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A Red Light on Runway Incursion

By Cindy Skrzycki
Tuesday, November 23, 2004; Page E01

The video animation the National Transportation Safety Board created showed that the Asiana jet coming into Los Angeles Airport was a mere 12 seconds from landing on top of a Southwest Airlines plane sitting on the same runway, cleared for takeoff. Just to the right and 185 feet above the Southwest aircraft, Asiana pulled up and avoided a collision.

Hundreds of passengers were onboard the planes. Heard on the cockpit voice tape was an unidentified voice: "That was close."

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That Aug. 19 incident is why "runway incursion" has long been included on the NTSB's Most Wanted list. Since 1990, the five-member safety agency has kept a list of the most intractable problems facing the transportation industry. The board used the video to illustrate the seriousness of these close calls.

The independent agency has been investigating accidents and proposing remedies to avoid them since it was founded in 1967. It has no enforcement authority, so it issues safety recommendations, thousands of them over the years, to the agencies within the Department of Transportation, the states and companies.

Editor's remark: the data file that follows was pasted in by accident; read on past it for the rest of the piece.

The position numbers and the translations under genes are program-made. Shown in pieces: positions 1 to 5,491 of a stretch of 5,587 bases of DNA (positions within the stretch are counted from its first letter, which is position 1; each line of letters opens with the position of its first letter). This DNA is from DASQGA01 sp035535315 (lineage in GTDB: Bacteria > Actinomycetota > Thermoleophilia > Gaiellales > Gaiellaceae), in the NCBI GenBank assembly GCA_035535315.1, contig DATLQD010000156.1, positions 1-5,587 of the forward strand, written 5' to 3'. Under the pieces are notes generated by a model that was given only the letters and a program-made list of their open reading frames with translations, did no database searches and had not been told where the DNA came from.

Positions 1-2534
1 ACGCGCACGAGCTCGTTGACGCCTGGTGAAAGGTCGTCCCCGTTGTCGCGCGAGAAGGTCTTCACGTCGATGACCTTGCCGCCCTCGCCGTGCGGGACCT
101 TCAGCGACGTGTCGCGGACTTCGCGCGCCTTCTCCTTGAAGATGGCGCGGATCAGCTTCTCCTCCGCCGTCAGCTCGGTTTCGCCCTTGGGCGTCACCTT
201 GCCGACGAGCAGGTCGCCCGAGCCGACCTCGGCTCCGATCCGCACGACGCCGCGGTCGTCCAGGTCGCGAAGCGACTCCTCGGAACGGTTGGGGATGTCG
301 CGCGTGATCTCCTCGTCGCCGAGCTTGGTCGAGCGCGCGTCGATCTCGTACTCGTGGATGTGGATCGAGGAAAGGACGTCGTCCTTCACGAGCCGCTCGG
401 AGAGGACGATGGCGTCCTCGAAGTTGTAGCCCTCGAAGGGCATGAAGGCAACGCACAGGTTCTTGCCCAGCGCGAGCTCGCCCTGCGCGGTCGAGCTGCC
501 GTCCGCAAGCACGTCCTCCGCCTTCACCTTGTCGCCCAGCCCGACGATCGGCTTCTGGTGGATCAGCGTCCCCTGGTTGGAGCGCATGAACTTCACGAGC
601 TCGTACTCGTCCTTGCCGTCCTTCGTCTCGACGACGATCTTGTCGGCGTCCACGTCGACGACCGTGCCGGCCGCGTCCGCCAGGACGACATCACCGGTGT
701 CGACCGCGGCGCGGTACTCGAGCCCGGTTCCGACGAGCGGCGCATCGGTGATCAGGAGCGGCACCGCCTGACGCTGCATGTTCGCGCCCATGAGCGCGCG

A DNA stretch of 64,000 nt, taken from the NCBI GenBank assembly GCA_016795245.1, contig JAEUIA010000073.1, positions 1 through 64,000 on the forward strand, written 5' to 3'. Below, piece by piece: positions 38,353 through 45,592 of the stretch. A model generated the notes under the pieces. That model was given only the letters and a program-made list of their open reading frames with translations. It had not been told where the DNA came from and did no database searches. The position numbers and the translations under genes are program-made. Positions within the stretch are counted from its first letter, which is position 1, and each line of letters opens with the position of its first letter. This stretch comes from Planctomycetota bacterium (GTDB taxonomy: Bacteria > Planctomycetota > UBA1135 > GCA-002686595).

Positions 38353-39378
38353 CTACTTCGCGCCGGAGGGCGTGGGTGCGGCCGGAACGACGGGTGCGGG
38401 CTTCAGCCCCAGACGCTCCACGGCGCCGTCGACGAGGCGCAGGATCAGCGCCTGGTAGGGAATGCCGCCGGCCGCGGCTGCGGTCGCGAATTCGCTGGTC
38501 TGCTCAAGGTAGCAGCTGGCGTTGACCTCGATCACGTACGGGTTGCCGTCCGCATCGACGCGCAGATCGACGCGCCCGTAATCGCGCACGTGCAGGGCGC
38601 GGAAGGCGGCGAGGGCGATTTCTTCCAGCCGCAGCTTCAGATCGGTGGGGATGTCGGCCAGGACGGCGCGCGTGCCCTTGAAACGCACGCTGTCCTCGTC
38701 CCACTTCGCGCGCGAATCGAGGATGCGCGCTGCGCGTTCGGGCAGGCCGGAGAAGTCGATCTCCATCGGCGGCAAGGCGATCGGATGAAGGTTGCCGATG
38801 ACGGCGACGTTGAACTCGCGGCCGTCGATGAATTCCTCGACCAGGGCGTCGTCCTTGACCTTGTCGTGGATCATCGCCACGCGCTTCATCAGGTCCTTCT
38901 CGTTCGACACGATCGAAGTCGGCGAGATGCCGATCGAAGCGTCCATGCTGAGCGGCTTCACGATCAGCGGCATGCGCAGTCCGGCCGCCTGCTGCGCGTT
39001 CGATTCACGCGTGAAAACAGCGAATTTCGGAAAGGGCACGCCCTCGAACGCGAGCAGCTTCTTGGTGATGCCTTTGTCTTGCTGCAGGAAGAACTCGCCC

Generally, response has been good, officials said. About 82 percent of the NTSB's suggestions get implemented, making changes to air, marine, rail, truck and highway rules, equipment and procedures.

But for those left unfixed for years, there's the Most Wanted list. The idea was to focus the board on what it considered the most serious safety issues and to apply pressure to the agencies to react.

As NTSB Chairman Ellen Engleman Conners put it, "If we are the bully pulpit, these are the regular sermons."

As former head of the Transportation Department's Research and Special Programs Administration, Engleman Conners has been on the other end of the Most Wanted list. She said it is a place you don't want to be.

"I think it's a very useful device because it does put the agencies on the spot. More often than not, they get reaction from the agencies," said Joan Claybrook, president of Public Citizen, a public interest group involved in many of the safety issues the NTSB identifies.

Claybrook said the NTSB is important because it's one of the few remaining government oversight agencies that exists to highlight deficiencies.


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